An Open Letter To Givers Of Unsolicited Parenting Advice

Posted: July 16, 2014

Mothers are bombarded with unsolicited parenting advice at every chance. Here is an open letter venting out the frustrations of mommies out there!

Dear Unsolicited Parenting Advice Giving Acquaintance (or as I like to call them : UPAGA),

I hope this letter finds you in the pink of health. Oh, are you wondering if this is meant for you? Let me make it easy for you to figure that out – if you have ever felt compelled to tell your new neighbor what she should feed her newborn, then yes it is for you; if you have shared your pearls of wisdom regarding parenting with a woman in a mall on how to control her kid’s ‘rage’ issues, then you should read on. If you haven’t done either (yet!) you should still continue reading to not fall into the category at a later stage… because you will.




Ah! Where are my manners… let me introduce myself. I am a work-from-home mother of a 2.5 year old adorable, monstrous angel. I am also a victim of  acquaintances who give unsolicited parenting advice. This ‘abuse’ (for the lack of a better term) started right when my daughter was born. Here, I was a new mother trying to cope up with the overwhelming and unpredictable responsibility of raising a tiny human being who was dependent on me for her every requirement, be it food, cleaning herself, bathing, even sleeping… and there were these so-called ‘well-wishers’ who would drop in to see her armed with their advice and suggestions.

I had my first brush with an UPAGA when this lady who I had never met before  – an acquaintance of my husband’s – came to my home, stayed for three hours to see the baby who, as is expected of newborns, slept right through the ordeal, and shared her parenting experience (without being asked for, I might add) with me and my mom.

She drawled on about how to remove extra facial hair from my two week old baby’s face to how to make her complexion fair-er to how I should make her sleep on a special pillow to make her head rounder! As I said, it was the first time, and I was just amused at her total inability to figure out that my mom and I were silently laughing at her.

However, soon, I learnt that her behavior was not the exception, it was the norm. Almost every other person who visited me and the baby had something or the other to share… never mind if they had one kid, ten kids, or none. Almost all of them had a precious parenting nugget up their sleeve that they absolutely had to share with me – the first-time, sleep-deprived, haggard new mommy.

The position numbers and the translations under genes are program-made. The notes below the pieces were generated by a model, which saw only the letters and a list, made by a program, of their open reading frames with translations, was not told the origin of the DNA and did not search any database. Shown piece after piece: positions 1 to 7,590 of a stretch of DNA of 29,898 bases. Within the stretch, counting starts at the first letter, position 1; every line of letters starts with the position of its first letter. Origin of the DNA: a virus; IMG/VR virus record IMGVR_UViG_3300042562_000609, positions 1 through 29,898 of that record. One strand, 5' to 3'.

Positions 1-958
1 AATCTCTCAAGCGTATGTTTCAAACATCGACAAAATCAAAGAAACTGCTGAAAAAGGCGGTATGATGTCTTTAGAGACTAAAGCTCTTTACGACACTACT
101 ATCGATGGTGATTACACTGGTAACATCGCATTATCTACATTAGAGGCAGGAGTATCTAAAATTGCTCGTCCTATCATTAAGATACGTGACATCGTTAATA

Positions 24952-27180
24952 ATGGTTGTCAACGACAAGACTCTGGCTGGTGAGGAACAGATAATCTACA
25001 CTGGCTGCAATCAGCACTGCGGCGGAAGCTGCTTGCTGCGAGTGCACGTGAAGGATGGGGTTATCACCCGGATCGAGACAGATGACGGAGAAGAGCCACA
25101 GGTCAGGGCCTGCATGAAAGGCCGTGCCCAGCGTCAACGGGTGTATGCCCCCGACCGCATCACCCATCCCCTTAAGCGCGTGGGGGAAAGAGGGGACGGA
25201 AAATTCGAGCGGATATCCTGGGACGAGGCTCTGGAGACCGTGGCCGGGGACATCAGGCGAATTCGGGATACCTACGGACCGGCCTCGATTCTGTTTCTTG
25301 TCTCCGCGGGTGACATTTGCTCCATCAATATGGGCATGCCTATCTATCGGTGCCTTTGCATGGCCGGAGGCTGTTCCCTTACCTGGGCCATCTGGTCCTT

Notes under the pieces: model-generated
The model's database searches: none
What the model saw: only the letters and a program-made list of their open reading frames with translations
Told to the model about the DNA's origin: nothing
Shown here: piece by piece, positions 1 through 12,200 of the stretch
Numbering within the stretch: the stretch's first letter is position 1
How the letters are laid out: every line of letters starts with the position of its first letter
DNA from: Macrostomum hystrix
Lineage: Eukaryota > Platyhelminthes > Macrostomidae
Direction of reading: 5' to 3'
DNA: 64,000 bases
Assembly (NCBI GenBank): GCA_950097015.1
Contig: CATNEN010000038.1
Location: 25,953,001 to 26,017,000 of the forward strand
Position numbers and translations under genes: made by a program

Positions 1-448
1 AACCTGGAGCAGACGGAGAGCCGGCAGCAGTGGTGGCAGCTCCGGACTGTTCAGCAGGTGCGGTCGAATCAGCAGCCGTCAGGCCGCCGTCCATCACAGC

It’s been two years since that day and yet this parting of unasked for ‘valuable’ parenting ‘suggestions’ still continues.

I have learnt to arrange my face into an attentive mode while tuning out the words and dreaming about cake!

You must be wondering why after 2.5 years, I have suddenly decided to speak up; that I should be used to it by now. Well, I am… most of the times. I have learnt to arrange my face into an attentive mode while tuning out the words and dreaming about cake! But, a couple of recent incidences have made me realize… that UPAGAs need to be stopped! They need to be told that they are not helping… that we don’t care for their unasked-for suggestions!

The incidents in question are –

  1. A lady I have never met before, who supposedly lives in the flat next to me, met me in the elevator. After polite hellos, she inquired why I don’t bring my daughter to the play area. When told that she sleeps through the evening, she first ‘tch-tch’d, then looked at my daughter as if she has a terminal illness, and then proceeded to enlighten me on the importance of playing. Did I mention that I didn’t even know she was my neighbor till 15 minutes ago?!
  2. A couple I met at the bus stop for the first time told me how I should make my daughter sleep early as it would be beneficial when she starts big school. Again, relative strangers, unsolicited advice.